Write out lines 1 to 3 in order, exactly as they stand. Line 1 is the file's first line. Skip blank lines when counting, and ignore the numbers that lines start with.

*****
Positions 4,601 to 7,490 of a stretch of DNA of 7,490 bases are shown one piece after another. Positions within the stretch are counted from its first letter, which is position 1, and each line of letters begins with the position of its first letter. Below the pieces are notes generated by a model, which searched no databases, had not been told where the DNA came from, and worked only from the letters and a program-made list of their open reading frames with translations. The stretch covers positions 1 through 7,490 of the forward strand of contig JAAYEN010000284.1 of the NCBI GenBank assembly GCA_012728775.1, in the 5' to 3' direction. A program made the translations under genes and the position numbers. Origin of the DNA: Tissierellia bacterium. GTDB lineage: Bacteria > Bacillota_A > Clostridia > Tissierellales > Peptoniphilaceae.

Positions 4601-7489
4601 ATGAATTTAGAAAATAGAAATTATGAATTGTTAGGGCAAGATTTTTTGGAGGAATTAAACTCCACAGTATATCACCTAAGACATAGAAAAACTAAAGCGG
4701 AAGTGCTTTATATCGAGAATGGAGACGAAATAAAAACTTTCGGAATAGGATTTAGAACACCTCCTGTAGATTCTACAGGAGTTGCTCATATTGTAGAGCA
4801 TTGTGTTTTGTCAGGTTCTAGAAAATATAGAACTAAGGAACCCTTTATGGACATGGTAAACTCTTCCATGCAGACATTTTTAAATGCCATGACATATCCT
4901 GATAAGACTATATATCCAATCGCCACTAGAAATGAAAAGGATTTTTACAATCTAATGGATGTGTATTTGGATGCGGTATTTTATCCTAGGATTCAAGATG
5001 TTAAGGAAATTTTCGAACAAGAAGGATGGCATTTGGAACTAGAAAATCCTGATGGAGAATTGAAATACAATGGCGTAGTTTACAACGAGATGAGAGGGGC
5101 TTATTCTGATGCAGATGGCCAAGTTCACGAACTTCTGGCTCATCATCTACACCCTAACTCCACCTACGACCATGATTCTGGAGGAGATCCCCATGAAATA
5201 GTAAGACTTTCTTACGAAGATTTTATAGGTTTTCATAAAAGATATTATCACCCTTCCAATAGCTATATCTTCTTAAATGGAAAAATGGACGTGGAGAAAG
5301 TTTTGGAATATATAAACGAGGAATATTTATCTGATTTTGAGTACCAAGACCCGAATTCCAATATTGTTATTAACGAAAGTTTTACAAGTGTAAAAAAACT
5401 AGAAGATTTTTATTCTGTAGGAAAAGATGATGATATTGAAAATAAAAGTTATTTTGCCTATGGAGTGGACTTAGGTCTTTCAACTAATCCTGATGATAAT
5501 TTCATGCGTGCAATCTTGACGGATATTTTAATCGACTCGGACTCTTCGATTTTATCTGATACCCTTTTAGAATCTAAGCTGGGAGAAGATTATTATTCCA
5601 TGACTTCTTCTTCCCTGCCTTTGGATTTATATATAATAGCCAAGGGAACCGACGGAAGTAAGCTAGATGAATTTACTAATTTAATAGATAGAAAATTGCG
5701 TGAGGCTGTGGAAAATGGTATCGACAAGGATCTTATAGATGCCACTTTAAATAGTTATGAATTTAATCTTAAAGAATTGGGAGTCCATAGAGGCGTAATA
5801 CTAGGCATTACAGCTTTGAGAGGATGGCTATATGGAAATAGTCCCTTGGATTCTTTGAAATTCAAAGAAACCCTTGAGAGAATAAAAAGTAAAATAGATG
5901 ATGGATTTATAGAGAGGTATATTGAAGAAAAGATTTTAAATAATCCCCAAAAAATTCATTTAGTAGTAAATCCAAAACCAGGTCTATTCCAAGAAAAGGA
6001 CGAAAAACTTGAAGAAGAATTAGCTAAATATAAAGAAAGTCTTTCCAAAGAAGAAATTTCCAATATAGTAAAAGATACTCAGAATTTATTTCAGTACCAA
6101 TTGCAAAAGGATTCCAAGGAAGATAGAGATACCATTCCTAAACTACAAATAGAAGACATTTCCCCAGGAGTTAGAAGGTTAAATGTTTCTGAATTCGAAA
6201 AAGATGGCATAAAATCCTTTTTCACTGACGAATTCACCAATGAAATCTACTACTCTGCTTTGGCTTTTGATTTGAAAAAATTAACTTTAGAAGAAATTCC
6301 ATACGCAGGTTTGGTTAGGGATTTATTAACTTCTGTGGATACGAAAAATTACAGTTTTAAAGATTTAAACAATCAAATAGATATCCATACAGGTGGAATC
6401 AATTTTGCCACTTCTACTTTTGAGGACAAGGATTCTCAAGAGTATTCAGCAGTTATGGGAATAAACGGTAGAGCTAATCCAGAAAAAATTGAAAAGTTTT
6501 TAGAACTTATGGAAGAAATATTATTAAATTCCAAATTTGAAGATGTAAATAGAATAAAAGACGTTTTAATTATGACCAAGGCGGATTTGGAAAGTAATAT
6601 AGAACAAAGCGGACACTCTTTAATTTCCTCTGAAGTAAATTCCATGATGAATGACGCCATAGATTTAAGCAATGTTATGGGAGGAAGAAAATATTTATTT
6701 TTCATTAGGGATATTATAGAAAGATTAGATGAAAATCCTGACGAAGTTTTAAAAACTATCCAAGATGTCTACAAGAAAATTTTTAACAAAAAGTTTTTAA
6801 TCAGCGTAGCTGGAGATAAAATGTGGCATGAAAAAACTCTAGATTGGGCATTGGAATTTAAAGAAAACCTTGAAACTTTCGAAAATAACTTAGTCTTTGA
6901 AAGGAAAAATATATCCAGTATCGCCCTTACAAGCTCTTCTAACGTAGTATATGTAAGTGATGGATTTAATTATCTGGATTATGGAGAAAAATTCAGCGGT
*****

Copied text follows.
Positions 4,601 to 7,490 of a stretch of DNA of 7,490 bases are shown one piece after another. Positions within the stretch are counted from its first letter, which is position 1, and each line of letters begins with the position of its first letter. Below the pieces are notes generated by a model, which searched no databases, had not been told where the DNA came from, and worked only from the letters and a program-made list of their open reading frames with translations. The stretch covers positions 1 through 7,490 of the forward strand of contig JAAYEN010000284.1 of the NCBI GenBank assembly GCA_012728775.1, in the 5' to 3' direction. A program made the translations under genes and the position numbers. Origin of the DNA: Tissierellia bacterium. GTDB lineage: Bacteria > Bacillota_A > Clostridia > Tissierellales > Peptoniphilaceae.

Positions 4601-7489
4601 ATGAATTTAGAAAATAGAAATTATGAATTGTTAGGGCAAGATTTTTTGGAGGAATTAAACTCCACAGTATATCACCTAAGACATAGAAAAACTAAAGCGG